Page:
Safety Onboard: What are aircraft operators doing to protect passengers and crew during Covid-19?

by Global Sky Team

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For commercial airlines and charter aircraft the necessity to increase safety, health, and cleaning protocols is imperative, as the thought of traveling on a long-haul flight is now daunting with new concerns of whether the person a row over is sick. Aviation medical services provider, MedAire’s APAC General Manager Samuel Chauffaille put our minds at ease, as he discusses the strict measures both commercial and private operators are implementing to ensure the safety of all passengers during the Covid-19 pandemic and beyond.

“At MedAire, our medical experts have very clear protocols on how to identify [sick] passengers, isolate those passengers, the type of equipment to use to deal with that situation, the message to give to the rest of the passengers and so on,” explains Chauffaille. “And they’re making provisions for specials places in an aircraft. Now part of the routine is to reserve front and last row seats and leave those empty to provide for such an incident moving forward.”

Because crew on board are not medical professionals, they also have the ability to call a provider, like MedAire, and speak with a doctor to guide them through each step – going through the symptoms and identifying if someone is at risk of being infected with Covid-19. They’ll then be advised on how to manage the entire situation on board, not just how to handle that single passenger.

Long before Covid-19 and certainly well after, there has and will be a necessity for this type of service. Passengers fall ill on flights, with chest pains or other major issues that airlines and operators have had to handle. Often those situations can be handled onboard, but other times end in an emergency landing.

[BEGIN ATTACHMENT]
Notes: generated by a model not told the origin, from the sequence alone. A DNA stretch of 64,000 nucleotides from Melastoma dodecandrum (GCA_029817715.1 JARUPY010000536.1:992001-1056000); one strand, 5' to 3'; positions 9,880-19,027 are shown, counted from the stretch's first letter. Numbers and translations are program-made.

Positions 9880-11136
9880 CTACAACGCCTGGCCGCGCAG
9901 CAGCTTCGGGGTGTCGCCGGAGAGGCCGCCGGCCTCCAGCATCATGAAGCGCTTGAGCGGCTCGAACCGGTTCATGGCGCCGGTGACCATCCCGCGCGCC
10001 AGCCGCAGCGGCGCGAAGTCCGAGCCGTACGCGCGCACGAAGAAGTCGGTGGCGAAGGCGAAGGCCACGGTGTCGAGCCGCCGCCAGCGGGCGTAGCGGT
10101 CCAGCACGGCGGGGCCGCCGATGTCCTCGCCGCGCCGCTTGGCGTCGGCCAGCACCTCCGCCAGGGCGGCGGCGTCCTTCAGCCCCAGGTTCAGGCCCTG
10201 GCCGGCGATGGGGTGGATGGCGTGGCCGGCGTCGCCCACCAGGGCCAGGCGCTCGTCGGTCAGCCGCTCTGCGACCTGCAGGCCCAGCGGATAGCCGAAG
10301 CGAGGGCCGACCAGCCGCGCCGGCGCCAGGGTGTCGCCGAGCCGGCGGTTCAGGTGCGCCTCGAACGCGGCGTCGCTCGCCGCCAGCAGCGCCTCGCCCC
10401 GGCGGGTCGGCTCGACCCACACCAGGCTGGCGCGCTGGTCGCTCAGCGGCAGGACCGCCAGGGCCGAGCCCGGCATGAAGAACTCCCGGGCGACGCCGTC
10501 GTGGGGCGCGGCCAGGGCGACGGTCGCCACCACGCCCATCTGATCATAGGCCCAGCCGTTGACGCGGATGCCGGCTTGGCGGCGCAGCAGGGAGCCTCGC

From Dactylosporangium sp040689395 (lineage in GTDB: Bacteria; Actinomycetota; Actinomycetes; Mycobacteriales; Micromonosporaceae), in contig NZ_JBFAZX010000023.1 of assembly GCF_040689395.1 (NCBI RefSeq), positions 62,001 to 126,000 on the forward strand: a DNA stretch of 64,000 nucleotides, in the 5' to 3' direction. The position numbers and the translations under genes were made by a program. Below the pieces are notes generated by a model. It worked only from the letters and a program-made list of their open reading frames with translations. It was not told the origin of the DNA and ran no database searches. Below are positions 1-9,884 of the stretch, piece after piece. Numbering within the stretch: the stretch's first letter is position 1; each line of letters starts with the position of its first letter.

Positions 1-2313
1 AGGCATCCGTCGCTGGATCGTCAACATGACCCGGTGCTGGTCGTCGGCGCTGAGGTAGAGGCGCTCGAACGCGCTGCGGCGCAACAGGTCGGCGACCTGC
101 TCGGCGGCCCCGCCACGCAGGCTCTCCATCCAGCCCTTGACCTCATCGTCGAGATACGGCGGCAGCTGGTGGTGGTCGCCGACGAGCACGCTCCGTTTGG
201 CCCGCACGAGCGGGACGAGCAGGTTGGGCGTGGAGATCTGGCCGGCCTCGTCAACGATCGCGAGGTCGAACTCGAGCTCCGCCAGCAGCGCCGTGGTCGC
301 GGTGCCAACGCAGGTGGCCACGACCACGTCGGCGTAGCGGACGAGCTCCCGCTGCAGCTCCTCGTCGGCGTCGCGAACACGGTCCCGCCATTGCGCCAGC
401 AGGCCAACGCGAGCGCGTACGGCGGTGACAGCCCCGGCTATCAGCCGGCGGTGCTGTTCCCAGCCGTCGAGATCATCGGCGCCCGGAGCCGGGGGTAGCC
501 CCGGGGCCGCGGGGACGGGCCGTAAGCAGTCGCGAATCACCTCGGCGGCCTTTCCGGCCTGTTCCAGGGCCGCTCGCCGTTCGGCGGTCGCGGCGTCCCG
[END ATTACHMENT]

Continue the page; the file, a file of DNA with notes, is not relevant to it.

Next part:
“Crew our trained on how to deal with such type of situation so that we know how to manage initially the passenger. Onboard the aircraft, there is specific equipment to help deal with any type of situation. And you have access to medical doctors 24/7 that the crew can call. Our doctors are then going to make a decision and they’re going to make a recommendation, not a decision because the captain is the one who decides.”

Doctor recommendations are made considering a number of factors: flight time, remaining flight time, patient situation, can further assistance wait, or is it crucial, aircraft location, aircraft type, landing destination. These are just a few of the factors to be considered in such a situation.

Chauffaille further explains: “A discussion will happen between the captain and our doctor, and our doctor will make the recommendation to divert and they will advise which airport to divert based on the local health care facilities accessible to save that passenger. And then the captain will either follow or look at a different option. This is a very interesting process; very complex and time-sensitive.”